This post at A Paladin in Citadel's demonstrates profoundly the lack of comprehension that many players have about the application of roleplaying in a competition. The question revolves around which of two armwrestlers (in the game) would win, if both had a 13 strength. The general consensus is that a mechanic should be applied: the players should roll to see who wins. Of course, the only mechanic considered in the comments is the strength of the two opponents.
I made the point that the obvious winner would be the one who wanted to win ... a comment that was lightly cast aside. It shows a lack of experience - actual armwrestlers know that there are many factors at play beyond just strength. Appearance, for one thing: competitors work hard to create an image that is impressive and suggests power; they stamp around to show their confidence and authority; they develop a steely glare, solely to intimidate doubtful opponents. The competition is won and lost in the head. The winner is usually the most conceited, egotistic, baddest motherfucker imaginable. The only other competitor who wins is someone too thick-skulled to be intimidated. Competitions are never won by people who just happen to be strong. Everyone there is strong.
I include all of this side-bar about roleplaying in other games to make a point about D&D - it, too, allows for intimidation, manipulation and misdirection ... only in this case, between the DM and the player. The DM has a lot of power, and can level that power however he or she wishes, when he or she wishes, for reasons that can be utterly indefensible where the game mechanic is concerned. The player, if they are to survive within this personalized jungle, must adapt and overcome as best they can. Even the most tyrannical DM imaginable will find players who enjoy playing in the dynamic of that DM's world ... for the challenge of surviving, if nothing else. They will think that it's 'fun.'
I don't think, however, that where it comes to the community we are looking to hold up tyrant DMs as a template for how everyone would play. This is why, I think, people would want to 'bolt' on rules as measures to restrict the manner in which a DM would conduct their world ... and it would be hoped that DMs would consider the source of said measures. Naturally DMs could feel free to disregard anything of that kind - do they not have players, are they not playing the game, are they not having fun? Of course they are. So fuck others and their rule measures.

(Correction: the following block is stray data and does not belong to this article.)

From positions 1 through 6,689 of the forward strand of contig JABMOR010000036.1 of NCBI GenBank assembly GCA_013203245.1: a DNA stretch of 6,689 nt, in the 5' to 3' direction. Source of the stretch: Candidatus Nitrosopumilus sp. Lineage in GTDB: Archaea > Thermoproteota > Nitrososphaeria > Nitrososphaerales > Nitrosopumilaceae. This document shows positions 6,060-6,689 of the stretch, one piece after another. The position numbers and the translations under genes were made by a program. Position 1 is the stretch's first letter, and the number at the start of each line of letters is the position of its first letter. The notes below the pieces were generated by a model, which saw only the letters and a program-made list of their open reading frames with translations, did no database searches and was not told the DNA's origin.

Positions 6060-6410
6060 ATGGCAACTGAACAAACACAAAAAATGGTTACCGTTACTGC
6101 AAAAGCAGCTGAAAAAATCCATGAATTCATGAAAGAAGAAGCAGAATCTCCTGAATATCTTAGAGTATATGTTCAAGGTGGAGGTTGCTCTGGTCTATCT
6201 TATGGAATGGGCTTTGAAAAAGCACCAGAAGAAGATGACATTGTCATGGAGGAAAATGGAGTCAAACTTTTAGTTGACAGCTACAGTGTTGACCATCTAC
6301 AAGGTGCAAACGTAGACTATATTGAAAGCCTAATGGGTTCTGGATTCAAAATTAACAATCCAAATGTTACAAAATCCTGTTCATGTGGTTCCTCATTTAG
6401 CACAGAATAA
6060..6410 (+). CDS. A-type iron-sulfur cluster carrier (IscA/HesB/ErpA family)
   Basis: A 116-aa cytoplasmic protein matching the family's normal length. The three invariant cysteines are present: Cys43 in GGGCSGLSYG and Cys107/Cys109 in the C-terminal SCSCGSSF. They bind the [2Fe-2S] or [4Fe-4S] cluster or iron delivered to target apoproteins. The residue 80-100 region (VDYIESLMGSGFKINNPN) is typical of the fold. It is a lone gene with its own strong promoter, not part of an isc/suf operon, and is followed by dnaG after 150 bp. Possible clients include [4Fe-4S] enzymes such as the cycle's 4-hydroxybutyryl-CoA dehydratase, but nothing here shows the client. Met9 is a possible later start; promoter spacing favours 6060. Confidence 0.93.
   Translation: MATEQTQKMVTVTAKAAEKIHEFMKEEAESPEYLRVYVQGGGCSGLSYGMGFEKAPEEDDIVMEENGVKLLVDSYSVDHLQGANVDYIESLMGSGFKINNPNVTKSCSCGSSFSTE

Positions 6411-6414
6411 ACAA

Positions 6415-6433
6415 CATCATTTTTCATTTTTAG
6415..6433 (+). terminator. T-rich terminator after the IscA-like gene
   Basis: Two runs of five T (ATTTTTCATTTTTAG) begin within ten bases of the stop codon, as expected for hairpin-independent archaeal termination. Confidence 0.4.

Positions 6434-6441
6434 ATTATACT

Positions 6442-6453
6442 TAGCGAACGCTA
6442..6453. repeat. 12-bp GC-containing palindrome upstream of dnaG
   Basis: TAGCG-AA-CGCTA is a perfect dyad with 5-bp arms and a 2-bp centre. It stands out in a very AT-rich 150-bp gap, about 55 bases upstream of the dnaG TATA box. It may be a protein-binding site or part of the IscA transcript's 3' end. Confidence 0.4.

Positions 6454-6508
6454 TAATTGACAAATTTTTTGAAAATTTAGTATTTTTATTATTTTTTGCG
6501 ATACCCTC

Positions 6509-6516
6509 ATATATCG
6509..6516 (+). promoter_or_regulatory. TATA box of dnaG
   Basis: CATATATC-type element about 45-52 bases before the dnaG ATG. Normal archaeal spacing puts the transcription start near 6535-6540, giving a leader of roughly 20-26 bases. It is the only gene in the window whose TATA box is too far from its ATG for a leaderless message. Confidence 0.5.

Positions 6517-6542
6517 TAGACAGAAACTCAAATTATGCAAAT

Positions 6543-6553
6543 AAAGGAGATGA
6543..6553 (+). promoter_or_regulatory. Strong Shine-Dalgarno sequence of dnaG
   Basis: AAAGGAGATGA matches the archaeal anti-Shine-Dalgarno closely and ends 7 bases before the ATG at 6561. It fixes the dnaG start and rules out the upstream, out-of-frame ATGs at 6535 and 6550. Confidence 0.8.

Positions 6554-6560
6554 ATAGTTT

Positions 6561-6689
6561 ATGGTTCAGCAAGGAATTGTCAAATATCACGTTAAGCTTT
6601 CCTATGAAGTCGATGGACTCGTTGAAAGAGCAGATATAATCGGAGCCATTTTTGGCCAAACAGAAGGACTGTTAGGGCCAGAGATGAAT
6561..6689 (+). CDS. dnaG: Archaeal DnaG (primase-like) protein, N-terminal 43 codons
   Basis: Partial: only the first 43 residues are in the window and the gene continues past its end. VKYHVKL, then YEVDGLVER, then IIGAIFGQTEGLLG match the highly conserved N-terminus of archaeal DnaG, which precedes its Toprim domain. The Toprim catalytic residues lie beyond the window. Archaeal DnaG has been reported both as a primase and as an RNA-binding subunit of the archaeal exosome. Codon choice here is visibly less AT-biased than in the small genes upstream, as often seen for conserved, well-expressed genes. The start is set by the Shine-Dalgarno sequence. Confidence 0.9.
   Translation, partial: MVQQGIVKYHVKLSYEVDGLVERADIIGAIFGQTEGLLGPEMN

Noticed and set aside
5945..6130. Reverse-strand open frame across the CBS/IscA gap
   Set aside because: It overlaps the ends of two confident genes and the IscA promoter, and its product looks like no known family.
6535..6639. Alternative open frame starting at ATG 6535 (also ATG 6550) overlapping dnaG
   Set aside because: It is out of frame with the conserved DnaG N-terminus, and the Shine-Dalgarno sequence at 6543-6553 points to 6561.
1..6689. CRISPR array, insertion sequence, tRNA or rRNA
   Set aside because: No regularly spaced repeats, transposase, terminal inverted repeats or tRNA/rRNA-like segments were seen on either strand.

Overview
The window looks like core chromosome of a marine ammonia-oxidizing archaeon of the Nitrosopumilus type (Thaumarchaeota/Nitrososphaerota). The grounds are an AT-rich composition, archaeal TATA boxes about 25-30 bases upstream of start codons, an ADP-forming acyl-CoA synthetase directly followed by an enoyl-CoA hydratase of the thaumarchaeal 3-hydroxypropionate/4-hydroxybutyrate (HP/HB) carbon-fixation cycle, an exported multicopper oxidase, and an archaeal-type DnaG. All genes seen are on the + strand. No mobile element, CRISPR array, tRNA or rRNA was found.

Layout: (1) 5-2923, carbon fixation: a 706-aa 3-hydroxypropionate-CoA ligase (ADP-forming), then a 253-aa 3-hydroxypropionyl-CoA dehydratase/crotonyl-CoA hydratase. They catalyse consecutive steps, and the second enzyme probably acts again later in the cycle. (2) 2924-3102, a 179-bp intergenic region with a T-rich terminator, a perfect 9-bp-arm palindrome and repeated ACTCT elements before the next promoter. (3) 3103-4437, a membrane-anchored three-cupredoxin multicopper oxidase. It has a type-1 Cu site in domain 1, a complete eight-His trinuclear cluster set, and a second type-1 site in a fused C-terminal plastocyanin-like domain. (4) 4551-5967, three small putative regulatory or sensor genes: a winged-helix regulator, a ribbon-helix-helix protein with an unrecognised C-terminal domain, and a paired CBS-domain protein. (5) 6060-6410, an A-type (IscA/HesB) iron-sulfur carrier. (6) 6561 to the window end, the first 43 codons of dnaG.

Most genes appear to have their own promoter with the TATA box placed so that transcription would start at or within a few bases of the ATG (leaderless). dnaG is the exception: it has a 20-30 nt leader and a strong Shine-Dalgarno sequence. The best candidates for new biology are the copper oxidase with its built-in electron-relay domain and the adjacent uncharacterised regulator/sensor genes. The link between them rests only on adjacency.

As a player, I have less options than the DM about the rules. I may creatively trash-talk the situation, I may obscure my motives or casually manipulate the DM ... but I must consider that DM's patience with me and the mechanics of that DM's world. Roleplaying will only carry me so far. When the rule is invoked, I'm back to rolling dice. Just as when the ball is snapped, I have to stop relying on my roleplaying skills and I will have to throw myself bodily against the other fellow. Hopefully, I'll have disconcerted him enough that I'll go right through him. Hopefully I have controlled the situation enough that when the die roll doesn't go my way, I won't die.
But there comes a point when the player is free to ride roughshod over the DM, because the player is more clever, because the DM is less inclined to tyrannical behavior, or when both player and DM are so unfamiliar with the rules that those mechanics that would stop one and support the other are simply forgotten or overlooked. And here we come to the point of my epiphany. D&D has so many rules. it's easier to circumvent D&D's rules than it is the rules of football or armwrestling. And what do we call it when one player so bamboozles the other gameplayers that they get away with things outside of the rules?
Cheating. We call it cheating.
It seems odd to me that after all this time playing the game, I have never given any serious thought to the matter of cheating except where it is applied to the mechanics of the game, specifically the dice. And I have always been an advocate of bending the rules, as in taking advantage of the DM's limited knowledge of the books. I have been vilified on this blog for being candid about doing exactly that. Under the title of 'A Harmless Bit Of Deception,' no less.